A Watch List of Canadian IR Content
The Afghan mission offered Canada an opportunity to trial the so-called 3-D concept, an expression of Canadian foreign policy in conflict regions, developed in 2003, that amalgamated defence, diplomacy and development efforts. Over time, this concept evolved into a more inclusive “whole of government” concept which remained primarily concerned with the integration of all instruments of policy, regardless of department or agency, in order to produce a desired linkage to national strategy… As Canada’s last combat mission wound to a close in 2011, it was apparent to many that while much had been accomplished, it was necessary to systematically capture the valuable knowledge acquired and implemented in order to ensure that these hard-won lessons were not forgotten.
While Canada ponders whether, and on what conditions, to approve CNOOC’s bid for Nexen Inc., it might consider the consequences of getting the decision wrong. A failure to encourage state-owned enterprises (SOEs) like CNOOC to invest in the risk (and returns) of resource development – while simultaneously setting clear and transparent guidelines for such investment – can have a significant negative economic impact and send mixed signals not only to Chinese investors, but also to other players in the market. The case of China’s northern neighbour, Mongolia, is a case in point and a cautionary tale.
If Canada wants to benefit from Asia’s long-term growth potential, there is no getting around the need to do business, carefully, with state-owned enterprises (SOEs), according to a report released today by the C.D. Howe Institute. In “Speed Dating or Serious Courtship? Canada and Foreign State-Owned Enterprises,” author Daniel Schwanen discusses how Canada can address concerns about the potential impacts of investment by foreign SOEs in Canadian companies.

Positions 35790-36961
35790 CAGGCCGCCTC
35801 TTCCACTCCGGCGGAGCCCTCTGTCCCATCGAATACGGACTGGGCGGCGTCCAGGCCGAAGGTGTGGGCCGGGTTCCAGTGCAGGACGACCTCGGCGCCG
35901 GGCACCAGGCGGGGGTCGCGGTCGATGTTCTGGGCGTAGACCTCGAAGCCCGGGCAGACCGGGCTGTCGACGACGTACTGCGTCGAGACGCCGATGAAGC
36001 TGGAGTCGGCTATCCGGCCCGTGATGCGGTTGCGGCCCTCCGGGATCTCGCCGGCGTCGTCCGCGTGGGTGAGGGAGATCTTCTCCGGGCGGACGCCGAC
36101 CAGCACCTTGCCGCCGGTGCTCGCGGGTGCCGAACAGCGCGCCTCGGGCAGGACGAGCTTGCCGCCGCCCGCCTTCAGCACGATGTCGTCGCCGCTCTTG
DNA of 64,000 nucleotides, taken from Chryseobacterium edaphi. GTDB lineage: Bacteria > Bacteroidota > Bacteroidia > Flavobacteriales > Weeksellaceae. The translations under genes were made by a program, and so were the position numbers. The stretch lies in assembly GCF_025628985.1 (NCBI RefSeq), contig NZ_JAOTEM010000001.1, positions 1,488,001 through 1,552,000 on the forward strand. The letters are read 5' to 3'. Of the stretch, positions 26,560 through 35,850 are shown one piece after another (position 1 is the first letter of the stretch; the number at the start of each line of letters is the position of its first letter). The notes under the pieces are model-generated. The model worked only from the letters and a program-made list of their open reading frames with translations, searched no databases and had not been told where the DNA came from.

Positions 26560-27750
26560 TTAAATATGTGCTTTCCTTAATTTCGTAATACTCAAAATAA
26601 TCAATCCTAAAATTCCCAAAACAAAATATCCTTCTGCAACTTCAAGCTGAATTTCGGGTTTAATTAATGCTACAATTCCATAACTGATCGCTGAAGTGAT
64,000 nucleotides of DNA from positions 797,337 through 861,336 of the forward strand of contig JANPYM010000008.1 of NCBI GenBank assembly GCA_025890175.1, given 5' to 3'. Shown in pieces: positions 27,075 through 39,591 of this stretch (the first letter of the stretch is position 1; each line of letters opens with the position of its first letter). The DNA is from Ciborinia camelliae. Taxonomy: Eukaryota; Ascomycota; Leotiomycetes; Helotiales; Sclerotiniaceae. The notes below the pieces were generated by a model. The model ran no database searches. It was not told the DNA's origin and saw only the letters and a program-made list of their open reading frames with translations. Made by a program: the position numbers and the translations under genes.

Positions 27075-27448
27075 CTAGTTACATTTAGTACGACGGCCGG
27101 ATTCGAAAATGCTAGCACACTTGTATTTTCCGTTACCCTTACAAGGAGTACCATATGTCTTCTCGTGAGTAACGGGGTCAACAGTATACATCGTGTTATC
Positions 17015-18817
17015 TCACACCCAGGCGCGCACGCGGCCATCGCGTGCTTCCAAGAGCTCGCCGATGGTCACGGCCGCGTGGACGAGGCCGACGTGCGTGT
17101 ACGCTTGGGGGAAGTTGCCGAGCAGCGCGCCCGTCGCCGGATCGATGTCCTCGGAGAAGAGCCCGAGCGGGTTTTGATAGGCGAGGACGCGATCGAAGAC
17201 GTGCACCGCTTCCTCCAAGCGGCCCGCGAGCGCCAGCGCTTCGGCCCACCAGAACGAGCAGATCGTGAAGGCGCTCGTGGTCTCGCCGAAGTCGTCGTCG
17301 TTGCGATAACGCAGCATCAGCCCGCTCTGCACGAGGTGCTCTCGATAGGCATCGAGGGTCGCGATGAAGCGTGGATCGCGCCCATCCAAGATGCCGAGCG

The visit to Ottawa by Mexico’s President-elect Enrique Peña Nieto the week of November 26, provides Canada with the opportunity to elevate its bilateral relationship with Mexico to the level of a strategic partnership. Bilateral trade and investment have increased steadily since Canada signed the North American Free Trade Agreement, but there remains enormous, untapped potential, particularly in Mexico. This report offers substantive recommendations that point to the benefit of efforts that will intensify bilateral partnerships, not only in their own right, but also in strengthening both countries’ ability to deal more effectively with the United States in pursuing matters of mutual concern.
In Canada, a long-standing, complex supply management system sets milk prices at the farm level and limits milk supply and dairy imports. Other countries also developed interventionist policies in the mid-20th century to respond to surplus milk and low dairy prices, but most shifted to more liberalized policies in the 1980s. This briefing compares the developments in interventionist dairy policies and the fluctuations in dairy production in Canada with that in the United States, the Netherlands, Australia, and New Zealand. Those four countries (and others) are now involved in trade talks with Canada. This comparison of peer country dairy sectors provides background on where different countries are coming from in trade negotiations and presents a variety of models to consider as Canada contemplates reform of its own system.